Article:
Rating: 4 Stars
Damn, that cover is gorgeous. I fully own my cover snobbery and freely admit to judging books by covers. But an aside, even if I think the cover is trash, if I am interested enough in the topic, I will still read it. Sometimes the content changes my opinion of the cover, sometimes it doesn't. Luckily there is no problem here, the cover if beautiful and the content was full engaging.
Dr Lipscomb's account is thoroughly researched and detailed here, getting to the true heart of the matter and Henry's intentions for this final document as he lay dying. I appreciate that, in the course of this investigation, Lipscomb was willing to go against some other heavyweight historians (which she fully is in her own right as well, just so that is clear; Dr Lipscomb is pretty much bomb.com) and the opinions they hold - which have been accepted as gospel for years. The last will and testament of this tyrant of a king is such an important document in history, and especially of course to the Tudorphiles who will endlessly and happily debate every last detail possible. I am one of those people, so books like this are absolutely my favorite. So much has been written on the subject of the Tudors in general, so these kind of micro-histories in the broader scope of the dynasty are wonderful.
Basically, there are many theories about several aspects of this document. In it we are given pretty straight forward orders - Henry confirms the succession of those who should come after him, Edward, then Mary, then Elizabeth. Beyond his own children, Henry then set up the future rulers to be of the Grey and Suffolk branches of the family tree, completely excluding his sister Margaret's progeny in favor of Mary's line. We all know how that works out in the end though, don't we? The Greys get pushed to the front, Jane loses her head for a throne she never wanted, and then in the end James VI of Scotland adds the title of James I of England to his name and never returns to Edinburgh again So much for Henry barring the descendants of Margaret from the throne, eh? Henry also specifies who is to get which of his possessions, all given to his most trusted servants - you know, those who survived his mercurial temper and whims.
There is much debate, however, about the authenticity of the document as we know it today. The will was read out in Henry's final hours, then stamped and sealed. But there are many who believe that Henry's words have been misinterpreted, forged, and/or that the document is invalid for a variety of reasons. Lipscomb dives right into this debate headfirst, armed with a plethora of primary sources. In addition to the will itself, she makes great use of the records from privy council meetings and letters written by various important players. In doing so, Lipscomb makes a solid case for dismissing many of the rumors that have persisted for years that the will was altered after Henry's death, or even beforehand, and then stamped with his signature. Given the evidence collected from those primary sources, I feel that Lipscomb is correct in her conclusion and that this is the document Henry intended it to be. Controlling to the last, it is interesting to see what provisions Henry assumed would ensure that everything would be carried out the way that way he specified. Spoiler Alert: didn't happen.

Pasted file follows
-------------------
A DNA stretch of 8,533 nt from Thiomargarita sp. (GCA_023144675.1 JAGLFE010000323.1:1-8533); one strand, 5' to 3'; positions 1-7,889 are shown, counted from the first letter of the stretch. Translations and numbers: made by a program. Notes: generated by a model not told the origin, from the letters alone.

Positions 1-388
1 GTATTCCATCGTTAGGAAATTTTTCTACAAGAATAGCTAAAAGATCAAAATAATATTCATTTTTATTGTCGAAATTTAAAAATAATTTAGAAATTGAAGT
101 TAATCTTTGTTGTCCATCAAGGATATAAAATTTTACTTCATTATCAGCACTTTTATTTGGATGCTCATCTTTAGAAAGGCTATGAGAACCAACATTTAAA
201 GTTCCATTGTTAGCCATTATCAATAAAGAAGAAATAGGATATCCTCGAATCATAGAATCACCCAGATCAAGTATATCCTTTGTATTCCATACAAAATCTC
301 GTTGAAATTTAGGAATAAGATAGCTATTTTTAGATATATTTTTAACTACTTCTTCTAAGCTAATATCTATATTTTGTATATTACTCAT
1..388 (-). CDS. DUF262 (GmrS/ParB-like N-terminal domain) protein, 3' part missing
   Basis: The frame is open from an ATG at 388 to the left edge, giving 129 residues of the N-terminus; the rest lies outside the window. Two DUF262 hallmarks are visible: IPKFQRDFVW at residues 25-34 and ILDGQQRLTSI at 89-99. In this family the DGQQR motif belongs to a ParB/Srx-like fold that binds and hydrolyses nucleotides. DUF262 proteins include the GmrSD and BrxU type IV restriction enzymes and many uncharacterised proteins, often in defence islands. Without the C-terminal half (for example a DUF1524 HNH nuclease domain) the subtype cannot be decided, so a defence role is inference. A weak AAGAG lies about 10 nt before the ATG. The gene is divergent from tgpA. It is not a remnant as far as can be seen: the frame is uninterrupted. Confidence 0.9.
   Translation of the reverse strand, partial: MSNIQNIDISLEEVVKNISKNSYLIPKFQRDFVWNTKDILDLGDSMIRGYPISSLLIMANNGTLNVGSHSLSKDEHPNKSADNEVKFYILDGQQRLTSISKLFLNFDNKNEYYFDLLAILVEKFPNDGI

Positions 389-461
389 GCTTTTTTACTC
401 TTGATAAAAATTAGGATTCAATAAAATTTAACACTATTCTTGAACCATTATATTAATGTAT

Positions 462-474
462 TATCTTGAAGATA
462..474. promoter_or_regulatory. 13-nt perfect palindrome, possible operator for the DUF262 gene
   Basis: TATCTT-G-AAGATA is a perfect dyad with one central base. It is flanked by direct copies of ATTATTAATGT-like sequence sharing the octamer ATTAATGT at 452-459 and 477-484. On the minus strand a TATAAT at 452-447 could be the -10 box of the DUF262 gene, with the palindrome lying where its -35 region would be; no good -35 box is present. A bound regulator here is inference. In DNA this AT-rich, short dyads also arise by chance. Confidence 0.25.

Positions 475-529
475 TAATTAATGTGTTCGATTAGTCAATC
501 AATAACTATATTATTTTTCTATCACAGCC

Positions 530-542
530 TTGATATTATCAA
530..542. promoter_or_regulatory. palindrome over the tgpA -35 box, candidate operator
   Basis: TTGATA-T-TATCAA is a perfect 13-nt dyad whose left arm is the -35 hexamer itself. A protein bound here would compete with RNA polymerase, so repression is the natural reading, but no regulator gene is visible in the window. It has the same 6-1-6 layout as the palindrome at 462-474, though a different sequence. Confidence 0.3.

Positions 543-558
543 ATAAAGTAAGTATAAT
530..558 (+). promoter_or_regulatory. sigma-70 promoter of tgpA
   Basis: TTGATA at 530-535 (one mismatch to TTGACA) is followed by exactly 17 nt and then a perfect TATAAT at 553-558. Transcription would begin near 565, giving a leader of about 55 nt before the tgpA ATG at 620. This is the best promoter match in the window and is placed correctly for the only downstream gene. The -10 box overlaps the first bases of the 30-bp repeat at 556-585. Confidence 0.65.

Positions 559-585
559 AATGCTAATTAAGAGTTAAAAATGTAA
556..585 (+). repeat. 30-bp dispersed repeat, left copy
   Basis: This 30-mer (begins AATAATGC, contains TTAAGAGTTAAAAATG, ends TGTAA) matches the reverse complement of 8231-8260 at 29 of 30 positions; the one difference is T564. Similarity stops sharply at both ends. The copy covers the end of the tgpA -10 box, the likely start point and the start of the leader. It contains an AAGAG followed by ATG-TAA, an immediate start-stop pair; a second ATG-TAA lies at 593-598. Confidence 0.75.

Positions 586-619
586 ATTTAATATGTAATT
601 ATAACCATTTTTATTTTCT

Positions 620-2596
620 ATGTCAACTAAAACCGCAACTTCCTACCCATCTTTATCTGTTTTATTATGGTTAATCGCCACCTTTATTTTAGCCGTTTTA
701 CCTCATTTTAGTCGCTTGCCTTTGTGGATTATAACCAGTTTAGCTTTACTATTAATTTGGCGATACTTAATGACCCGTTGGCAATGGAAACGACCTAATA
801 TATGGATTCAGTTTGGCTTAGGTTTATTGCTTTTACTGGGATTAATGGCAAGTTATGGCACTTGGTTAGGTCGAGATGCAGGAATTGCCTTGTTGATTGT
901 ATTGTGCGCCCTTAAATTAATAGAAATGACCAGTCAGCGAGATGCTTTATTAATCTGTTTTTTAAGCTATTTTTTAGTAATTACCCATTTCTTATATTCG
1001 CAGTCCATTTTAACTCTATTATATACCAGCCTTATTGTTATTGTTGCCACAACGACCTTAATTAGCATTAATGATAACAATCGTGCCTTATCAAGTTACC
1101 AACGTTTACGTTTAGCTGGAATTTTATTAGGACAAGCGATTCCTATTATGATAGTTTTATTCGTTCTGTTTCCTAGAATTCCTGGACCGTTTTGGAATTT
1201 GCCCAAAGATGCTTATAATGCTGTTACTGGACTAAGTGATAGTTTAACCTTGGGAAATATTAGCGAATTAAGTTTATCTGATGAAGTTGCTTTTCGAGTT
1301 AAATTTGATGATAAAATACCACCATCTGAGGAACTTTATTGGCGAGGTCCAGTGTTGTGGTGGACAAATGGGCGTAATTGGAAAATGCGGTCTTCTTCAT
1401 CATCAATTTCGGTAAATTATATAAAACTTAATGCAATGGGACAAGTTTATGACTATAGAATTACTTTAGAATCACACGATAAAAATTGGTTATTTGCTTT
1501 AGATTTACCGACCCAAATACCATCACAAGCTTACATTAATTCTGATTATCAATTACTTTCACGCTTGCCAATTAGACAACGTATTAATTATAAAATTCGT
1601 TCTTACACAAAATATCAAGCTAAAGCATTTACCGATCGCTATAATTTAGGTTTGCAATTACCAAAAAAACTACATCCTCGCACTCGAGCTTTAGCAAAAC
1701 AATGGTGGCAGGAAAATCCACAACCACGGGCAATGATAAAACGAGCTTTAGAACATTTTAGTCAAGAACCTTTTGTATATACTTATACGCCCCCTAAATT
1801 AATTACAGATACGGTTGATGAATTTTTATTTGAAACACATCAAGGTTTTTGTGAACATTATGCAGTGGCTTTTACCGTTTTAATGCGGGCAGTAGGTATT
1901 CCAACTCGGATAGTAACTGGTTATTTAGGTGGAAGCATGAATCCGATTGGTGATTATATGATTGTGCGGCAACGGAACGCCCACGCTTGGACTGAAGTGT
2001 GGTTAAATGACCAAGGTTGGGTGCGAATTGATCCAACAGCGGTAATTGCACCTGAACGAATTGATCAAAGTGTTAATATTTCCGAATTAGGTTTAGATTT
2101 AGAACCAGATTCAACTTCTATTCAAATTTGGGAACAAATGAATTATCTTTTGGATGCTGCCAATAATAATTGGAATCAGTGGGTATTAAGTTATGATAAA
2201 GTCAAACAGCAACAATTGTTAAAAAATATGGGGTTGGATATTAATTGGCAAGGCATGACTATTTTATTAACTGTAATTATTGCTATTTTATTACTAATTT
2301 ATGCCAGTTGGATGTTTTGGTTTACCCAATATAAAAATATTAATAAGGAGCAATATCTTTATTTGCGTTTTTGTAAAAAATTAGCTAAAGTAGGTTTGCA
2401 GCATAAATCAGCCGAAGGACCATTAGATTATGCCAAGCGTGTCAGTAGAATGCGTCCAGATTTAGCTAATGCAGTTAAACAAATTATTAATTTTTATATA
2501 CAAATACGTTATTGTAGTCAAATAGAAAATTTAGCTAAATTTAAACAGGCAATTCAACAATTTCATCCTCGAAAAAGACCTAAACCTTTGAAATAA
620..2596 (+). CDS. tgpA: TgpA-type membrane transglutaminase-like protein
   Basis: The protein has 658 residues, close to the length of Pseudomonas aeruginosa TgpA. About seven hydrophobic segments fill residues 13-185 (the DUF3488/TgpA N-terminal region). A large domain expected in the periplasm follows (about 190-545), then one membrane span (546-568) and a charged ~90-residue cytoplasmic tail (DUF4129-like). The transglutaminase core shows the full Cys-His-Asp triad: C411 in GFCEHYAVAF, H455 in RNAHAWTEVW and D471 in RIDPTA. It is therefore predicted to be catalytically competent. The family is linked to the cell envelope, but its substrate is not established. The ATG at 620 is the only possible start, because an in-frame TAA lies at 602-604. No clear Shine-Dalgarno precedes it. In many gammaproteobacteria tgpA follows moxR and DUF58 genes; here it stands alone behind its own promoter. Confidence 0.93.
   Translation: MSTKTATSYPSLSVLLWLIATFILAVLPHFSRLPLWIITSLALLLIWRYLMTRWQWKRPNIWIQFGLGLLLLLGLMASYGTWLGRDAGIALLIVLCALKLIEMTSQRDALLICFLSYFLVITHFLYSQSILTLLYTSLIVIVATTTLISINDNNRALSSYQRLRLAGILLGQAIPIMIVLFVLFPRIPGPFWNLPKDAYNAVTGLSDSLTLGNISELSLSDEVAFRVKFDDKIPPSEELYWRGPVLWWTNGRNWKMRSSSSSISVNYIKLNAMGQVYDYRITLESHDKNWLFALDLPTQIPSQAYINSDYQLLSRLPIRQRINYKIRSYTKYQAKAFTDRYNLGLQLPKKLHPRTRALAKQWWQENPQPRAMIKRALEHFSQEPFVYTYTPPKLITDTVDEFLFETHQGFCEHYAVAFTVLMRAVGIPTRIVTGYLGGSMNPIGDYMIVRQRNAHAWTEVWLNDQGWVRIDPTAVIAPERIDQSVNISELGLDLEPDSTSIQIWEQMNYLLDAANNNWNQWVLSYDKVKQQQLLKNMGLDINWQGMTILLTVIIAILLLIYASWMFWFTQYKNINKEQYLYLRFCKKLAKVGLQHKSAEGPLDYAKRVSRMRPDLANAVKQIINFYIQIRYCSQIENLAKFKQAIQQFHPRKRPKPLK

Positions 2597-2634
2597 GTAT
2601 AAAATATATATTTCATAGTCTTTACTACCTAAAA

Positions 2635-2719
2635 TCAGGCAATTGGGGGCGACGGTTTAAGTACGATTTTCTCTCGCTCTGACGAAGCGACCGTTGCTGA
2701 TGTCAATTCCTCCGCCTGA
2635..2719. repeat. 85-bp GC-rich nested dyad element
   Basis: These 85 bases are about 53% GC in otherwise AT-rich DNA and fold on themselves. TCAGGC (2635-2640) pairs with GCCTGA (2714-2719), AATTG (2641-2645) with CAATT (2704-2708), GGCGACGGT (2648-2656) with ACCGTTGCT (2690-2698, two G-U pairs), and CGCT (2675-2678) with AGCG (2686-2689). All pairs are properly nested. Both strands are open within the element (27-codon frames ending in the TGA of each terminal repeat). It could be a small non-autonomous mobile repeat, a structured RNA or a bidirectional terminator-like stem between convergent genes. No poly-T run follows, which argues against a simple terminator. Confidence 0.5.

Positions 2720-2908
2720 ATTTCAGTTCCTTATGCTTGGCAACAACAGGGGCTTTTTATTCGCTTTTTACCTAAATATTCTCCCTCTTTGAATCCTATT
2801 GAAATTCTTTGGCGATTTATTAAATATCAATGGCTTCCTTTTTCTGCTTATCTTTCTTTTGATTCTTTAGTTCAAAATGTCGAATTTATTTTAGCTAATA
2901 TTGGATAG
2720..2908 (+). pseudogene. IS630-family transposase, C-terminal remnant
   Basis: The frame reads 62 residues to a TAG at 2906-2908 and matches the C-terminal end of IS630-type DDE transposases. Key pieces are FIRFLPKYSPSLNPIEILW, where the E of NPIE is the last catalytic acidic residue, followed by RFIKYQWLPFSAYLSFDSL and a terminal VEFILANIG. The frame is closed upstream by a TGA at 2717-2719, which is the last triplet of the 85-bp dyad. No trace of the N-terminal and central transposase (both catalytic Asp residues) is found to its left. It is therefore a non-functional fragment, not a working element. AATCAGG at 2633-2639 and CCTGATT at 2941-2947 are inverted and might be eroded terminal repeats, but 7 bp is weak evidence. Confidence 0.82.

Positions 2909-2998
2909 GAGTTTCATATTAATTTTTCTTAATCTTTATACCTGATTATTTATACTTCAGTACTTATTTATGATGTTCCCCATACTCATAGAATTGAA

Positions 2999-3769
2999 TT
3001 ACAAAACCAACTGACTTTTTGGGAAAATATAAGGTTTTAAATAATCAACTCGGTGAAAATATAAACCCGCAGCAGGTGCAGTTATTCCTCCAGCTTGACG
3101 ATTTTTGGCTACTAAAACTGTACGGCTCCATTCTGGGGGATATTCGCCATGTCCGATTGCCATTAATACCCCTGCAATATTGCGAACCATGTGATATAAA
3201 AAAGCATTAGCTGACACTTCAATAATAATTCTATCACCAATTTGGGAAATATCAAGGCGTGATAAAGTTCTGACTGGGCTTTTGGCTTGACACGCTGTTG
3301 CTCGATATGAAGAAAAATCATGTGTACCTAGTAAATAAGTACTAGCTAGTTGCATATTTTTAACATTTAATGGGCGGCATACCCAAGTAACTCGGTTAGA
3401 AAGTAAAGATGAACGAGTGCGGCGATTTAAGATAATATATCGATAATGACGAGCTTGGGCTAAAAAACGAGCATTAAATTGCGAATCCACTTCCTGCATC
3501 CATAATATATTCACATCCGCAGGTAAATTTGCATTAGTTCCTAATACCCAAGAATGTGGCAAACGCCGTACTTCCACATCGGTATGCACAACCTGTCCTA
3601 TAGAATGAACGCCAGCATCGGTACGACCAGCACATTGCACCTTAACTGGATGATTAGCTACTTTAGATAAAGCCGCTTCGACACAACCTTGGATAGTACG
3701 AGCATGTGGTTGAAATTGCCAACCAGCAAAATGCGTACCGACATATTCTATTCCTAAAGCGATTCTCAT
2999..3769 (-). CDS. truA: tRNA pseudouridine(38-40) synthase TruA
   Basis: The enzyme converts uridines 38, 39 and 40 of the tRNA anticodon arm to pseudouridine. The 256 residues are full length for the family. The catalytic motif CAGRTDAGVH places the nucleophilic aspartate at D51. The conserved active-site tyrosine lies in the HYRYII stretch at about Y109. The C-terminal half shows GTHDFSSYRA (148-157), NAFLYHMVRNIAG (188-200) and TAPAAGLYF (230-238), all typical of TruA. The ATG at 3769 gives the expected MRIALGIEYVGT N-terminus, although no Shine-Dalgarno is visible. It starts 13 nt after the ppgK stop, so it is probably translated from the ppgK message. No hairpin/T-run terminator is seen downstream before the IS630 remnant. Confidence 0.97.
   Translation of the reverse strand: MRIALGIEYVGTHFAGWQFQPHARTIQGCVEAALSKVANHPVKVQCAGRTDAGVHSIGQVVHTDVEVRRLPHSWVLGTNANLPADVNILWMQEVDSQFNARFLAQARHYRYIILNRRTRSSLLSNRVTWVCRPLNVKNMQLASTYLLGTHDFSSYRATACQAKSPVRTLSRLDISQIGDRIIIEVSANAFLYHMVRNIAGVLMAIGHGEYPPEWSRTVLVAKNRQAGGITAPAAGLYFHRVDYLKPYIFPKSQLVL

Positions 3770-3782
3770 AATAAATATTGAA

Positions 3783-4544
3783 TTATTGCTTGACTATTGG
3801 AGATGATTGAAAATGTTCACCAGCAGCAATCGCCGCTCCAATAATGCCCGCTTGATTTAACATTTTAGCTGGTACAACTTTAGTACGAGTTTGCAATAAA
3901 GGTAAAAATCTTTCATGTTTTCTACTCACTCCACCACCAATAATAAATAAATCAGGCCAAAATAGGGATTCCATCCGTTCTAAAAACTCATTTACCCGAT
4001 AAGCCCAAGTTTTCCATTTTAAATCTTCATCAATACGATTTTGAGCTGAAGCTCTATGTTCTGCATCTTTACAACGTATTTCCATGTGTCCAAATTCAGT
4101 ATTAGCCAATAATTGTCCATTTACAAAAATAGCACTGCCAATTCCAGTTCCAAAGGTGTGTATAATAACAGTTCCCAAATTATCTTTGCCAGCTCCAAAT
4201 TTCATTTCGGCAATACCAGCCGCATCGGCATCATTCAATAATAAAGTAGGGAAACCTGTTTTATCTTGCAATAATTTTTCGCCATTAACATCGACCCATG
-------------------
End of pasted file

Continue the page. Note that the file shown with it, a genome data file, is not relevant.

I feel like I need to go back and talk about the cover some more, as well as the artwork within the pages. I absolutely love manuscripts dating back to medieval times and the Renaissance. The colors are so vibrant and the detail is sometimes breathtaking. The "font", as we would call it today, is equally as beautiful and it all fit together in quite a lovely way. There are several plates included, reproductions of original works from the period that add such a historic feel. Even the pages are different, much more closely related to parchment than we typically find in books printed today. Not only did the content pull me back nearly 500 years, but these aesthetic elements did as well.
In addition to delving into Henry's final years, months, and days, Lipscomb has produced the will in question, in its entirety. This is presented in Appendix I and was such an important piece to include. I find historical documents from this period interesting anyway, but to be reading Henry's will was something else altogether. Imagine being able to look at the actual thing, instead of a manufactured copy. That would really be something.
This beautiful little gem is a must-read for Tudorphiles, 100%. Highly recommended.